Financial Stability Oversight Council.
Advance notice of proposed rulemaking.
Section 113 of the Dodd-Frank Wall Street Reform and Consumer Protection Act (the “DFA”) gives the Financial Stability Oversight Council (the “Council”) the authority to require that a nonbank financial company be supervised by the Board of Governors of the Federal Reserve System (“Board of Governors”) and subject to prudential standards if the Council determines that material financial distress at such a firm, or the nature, scope, size, scale, concentration, interconnectedness, or mix of the activities of the firm, could pose a threat to the financial stability of the United States.
This advance notice of proposed rulemaking (ANPR) invites public comment on the criteria that should inform the Council's designation of nonbank financial companies under the DFA.
Comments on this ANPR must be received by November 5, 2010.
Interested persons are invited to submit comments regarding this advance notice of proposed rulemaking according to the instructions for “Electronic Submission of Comments” below. All submissions must refer to the document title. The FSOC encourages the early submission of comments.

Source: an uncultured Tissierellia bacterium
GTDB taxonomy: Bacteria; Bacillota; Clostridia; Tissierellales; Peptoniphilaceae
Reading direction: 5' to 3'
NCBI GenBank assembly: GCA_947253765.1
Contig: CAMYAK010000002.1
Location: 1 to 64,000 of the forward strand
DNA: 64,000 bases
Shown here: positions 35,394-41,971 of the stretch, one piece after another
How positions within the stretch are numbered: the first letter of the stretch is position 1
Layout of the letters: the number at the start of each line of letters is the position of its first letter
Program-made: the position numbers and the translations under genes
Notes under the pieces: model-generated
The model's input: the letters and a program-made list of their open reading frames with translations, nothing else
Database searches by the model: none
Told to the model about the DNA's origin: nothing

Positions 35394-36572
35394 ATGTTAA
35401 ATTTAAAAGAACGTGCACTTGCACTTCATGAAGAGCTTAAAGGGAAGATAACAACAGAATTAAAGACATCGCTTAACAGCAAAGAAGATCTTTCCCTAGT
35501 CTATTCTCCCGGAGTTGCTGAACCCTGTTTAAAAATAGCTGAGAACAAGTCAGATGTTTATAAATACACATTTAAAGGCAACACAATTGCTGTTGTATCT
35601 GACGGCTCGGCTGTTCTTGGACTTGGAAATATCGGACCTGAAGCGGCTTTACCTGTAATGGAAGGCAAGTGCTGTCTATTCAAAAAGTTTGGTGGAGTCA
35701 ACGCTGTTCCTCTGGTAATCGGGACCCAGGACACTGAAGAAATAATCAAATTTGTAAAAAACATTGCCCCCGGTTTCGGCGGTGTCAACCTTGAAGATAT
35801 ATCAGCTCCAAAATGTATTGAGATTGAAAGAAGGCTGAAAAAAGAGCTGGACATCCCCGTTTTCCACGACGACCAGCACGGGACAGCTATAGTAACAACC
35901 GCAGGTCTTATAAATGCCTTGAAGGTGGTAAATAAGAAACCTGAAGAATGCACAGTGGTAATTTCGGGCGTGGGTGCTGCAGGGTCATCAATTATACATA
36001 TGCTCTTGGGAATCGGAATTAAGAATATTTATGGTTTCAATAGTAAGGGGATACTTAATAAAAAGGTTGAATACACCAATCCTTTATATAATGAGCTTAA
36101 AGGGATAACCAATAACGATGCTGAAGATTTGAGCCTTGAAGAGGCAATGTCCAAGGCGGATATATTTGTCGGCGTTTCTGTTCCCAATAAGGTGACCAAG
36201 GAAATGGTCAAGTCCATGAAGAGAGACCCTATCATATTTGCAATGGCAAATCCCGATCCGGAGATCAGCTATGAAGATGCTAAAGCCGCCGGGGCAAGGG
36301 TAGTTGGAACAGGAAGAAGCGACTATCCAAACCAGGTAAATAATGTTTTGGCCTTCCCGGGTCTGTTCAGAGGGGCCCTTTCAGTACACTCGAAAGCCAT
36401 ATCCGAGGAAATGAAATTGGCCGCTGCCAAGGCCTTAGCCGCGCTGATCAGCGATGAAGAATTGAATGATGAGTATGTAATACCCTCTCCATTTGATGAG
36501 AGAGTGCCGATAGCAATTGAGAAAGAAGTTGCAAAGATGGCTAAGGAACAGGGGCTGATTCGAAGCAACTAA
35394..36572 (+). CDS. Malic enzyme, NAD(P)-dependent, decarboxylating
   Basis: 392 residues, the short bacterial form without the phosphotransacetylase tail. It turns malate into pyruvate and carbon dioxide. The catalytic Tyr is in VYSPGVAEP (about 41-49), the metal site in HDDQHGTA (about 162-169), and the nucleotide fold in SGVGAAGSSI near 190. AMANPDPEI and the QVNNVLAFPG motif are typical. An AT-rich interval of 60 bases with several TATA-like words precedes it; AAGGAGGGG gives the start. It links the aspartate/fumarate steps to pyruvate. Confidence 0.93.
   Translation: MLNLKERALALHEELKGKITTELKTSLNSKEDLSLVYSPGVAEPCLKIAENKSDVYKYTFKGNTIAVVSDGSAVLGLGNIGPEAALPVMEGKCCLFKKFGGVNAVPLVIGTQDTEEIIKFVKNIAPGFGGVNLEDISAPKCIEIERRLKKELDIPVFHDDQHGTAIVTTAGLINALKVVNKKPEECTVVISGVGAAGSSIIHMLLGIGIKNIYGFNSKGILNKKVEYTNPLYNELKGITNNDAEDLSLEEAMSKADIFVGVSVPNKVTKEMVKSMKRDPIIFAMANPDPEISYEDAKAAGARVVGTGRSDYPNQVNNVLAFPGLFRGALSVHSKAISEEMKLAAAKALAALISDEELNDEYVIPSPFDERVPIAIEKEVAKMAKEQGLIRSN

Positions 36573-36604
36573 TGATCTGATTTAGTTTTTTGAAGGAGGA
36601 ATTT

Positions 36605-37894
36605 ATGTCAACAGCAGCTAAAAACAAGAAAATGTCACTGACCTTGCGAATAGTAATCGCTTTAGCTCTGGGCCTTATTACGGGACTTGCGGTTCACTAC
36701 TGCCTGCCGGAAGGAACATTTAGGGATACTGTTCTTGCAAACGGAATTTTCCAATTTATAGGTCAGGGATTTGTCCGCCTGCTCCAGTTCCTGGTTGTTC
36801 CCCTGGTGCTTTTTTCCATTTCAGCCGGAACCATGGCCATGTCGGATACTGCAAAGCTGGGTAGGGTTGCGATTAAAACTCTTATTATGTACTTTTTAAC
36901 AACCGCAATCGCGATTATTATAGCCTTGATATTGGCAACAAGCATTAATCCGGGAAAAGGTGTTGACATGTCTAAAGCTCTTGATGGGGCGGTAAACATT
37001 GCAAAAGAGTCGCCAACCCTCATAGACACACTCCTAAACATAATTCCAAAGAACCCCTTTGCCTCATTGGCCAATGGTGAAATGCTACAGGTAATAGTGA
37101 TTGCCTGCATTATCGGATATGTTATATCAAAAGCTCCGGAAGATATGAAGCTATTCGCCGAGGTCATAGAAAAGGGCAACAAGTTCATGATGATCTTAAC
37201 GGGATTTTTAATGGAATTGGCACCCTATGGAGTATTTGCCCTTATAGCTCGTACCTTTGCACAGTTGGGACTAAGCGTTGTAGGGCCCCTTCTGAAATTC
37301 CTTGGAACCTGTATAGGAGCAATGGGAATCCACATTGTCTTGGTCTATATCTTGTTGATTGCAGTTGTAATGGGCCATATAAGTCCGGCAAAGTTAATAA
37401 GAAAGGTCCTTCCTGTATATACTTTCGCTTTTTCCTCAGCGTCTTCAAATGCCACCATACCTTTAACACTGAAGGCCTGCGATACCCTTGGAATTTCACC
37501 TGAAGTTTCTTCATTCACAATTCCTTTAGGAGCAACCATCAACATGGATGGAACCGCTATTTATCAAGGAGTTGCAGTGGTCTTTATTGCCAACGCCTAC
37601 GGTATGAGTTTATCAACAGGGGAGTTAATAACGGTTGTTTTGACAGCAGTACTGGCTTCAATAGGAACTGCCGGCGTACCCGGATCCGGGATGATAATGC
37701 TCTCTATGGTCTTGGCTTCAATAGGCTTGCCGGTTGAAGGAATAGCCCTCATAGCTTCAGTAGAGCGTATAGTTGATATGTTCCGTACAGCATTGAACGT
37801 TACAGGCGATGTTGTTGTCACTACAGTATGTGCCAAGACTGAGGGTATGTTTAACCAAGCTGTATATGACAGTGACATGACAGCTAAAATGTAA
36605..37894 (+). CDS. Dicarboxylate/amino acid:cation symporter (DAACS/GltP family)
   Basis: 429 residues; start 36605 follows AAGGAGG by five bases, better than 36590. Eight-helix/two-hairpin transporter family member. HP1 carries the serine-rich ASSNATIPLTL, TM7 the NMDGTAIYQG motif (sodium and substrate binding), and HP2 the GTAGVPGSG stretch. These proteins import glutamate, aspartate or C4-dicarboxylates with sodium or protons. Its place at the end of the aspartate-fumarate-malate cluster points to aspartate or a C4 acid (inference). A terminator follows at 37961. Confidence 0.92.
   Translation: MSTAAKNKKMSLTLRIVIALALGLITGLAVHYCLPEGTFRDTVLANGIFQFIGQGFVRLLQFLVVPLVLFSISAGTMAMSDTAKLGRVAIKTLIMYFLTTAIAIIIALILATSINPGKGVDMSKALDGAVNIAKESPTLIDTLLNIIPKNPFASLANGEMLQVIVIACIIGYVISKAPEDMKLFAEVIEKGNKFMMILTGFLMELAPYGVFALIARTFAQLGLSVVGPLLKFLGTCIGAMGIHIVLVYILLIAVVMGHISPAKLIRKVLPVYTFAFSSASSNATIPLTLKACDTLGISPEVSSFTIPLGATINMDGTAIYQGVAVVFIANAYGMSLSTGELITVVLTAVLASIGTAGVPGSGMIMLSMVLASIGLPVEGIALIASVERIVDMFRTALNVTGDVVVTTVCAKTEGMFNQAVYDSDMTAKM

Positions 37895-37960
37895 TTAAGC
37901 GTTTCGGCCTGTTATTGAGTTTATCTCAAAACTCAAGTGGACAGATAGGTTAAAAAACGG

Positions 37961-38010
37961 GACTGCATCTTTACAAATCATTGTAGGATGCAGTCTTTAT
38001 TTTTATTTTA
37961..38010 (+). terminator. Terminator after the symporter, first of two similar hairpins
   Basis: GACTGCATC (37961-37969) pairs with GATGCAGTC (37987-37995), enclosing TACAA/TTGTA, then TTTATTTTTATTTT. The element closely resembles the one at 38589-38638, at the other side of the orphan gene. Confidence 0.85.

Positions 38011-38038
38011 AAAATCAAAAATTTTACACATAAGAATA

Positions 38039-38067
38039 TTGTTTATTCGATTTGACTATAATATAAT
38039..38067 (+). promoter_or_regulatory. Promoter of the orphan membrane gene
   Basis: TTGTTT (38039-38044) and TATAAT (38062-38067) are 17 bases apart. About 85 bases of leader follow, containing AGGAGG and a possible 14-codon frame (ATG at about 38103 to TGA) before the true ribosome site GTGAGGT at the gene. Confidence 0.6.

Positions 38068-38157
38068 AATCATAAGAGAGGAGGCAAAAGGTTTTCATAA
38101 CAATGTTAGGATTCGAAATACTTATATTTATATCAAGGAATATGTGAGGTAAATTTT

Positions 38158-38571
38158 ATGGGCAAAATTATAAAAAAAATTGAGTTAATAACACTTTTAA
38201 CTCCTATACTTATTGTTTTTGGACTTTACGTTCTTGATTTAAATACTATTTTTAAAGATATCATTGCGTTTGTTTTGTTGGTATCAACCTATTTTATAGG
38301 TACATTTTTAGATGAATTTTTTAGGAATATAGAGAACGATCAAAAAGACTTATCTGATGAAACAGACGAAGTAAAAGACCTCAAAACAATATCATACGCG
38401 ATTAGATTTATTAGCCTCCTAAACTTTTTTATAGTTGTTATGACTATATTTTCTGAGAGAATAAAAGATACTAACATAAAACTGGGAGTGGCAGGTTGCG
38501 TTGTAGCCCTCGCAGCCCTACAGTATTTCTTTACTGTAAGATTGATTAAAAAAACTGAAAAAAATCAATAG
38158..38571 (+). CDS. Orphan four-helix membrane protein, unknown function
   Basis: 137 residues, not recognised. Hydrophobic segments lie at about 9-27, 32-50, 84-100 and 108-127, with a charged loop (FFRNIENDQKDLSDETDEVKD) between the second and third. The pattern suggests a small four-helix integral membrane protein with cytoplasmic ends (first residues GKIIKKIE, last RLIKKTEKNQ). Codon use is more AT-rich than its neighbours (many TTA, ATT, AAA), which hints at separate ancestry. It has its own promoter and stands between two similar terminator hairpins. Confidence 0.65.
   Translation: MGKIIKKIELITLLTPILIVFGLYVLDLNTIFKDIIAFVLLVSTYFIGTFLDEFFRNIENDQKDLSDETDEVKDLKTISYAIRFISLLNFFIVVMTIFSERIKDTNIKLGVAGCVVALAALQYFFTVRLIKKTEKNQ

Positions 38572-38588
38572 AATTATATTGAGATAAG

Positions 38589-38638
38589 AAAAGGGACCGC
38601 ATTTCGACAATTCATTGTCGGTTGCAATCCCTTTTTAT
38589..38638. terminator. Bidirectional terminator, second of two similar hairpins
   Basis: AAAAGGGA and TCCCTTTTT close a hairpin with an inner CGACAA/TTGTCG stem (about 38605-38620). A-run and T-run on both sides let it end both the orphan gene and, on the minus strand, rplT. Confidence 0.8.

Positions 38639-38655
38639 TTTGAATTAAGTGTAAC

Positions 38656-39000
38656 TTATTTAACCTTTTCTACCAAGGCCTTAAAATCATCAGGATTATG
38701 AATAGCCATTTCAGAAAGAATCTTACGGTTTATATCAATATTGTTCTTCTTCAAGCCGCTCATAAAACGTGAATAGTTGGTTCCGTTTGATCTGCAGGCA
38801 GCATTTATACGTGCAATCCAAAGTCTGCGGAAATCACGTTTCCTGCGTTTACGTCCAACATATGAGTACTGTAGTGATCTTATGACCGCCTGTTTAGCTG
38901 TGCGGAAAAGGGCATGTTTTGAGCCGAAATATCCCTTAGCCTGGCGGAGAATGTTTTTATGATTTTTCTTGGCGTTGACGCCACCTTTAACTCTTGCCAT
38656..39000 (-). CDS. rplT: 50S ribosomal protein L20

Electronic Submission of Comments. Interested persons must submit comments electronically through the Federal eRulemaking Portal at http://www.regulations.gov. Electronic submission of comments allows the commenter maximum time to prepare and submit a comment, ensures timely receipt, and enables the FSOC to make them available to the public. Comments submitted electronically through the http://www.regulations.gov Web site can be viewed by other commenters and interested members of the public. Commenters should follow the instructions provided on that site to submit comments electronically.
To receive consideration as public comments, comments must be submitted through the method specified above. Again, all submissions must refer to the docket number and title of the notice.
Public Inspection of Public Comments. All properly submitted comments will be available for inspection and downloading at http://www.regulations.gov.
Additional Instructions. Please note the number of the question to which you are responding at the top of each response. Though the responses will be screened for obscenities and appropriateness, in general comments received, including attachments and other supporting materials, are part of the public record and are immediately available to the public. Do not enclose any information in your comment or supporting materials that you consider confidential or inappropriate for public disclosure.Start Further Info
FOR FURTHER INFORMATION CONTACT:
For further information regarding this interim final rule contact the Office of Domestic Finance, Treasury, at (202) 622-1703. All responses to this Notice and Request for Information should be submitted via http://www.regulations.gov to ensure consideration.End Further Info End Preamble Start Supplemental Information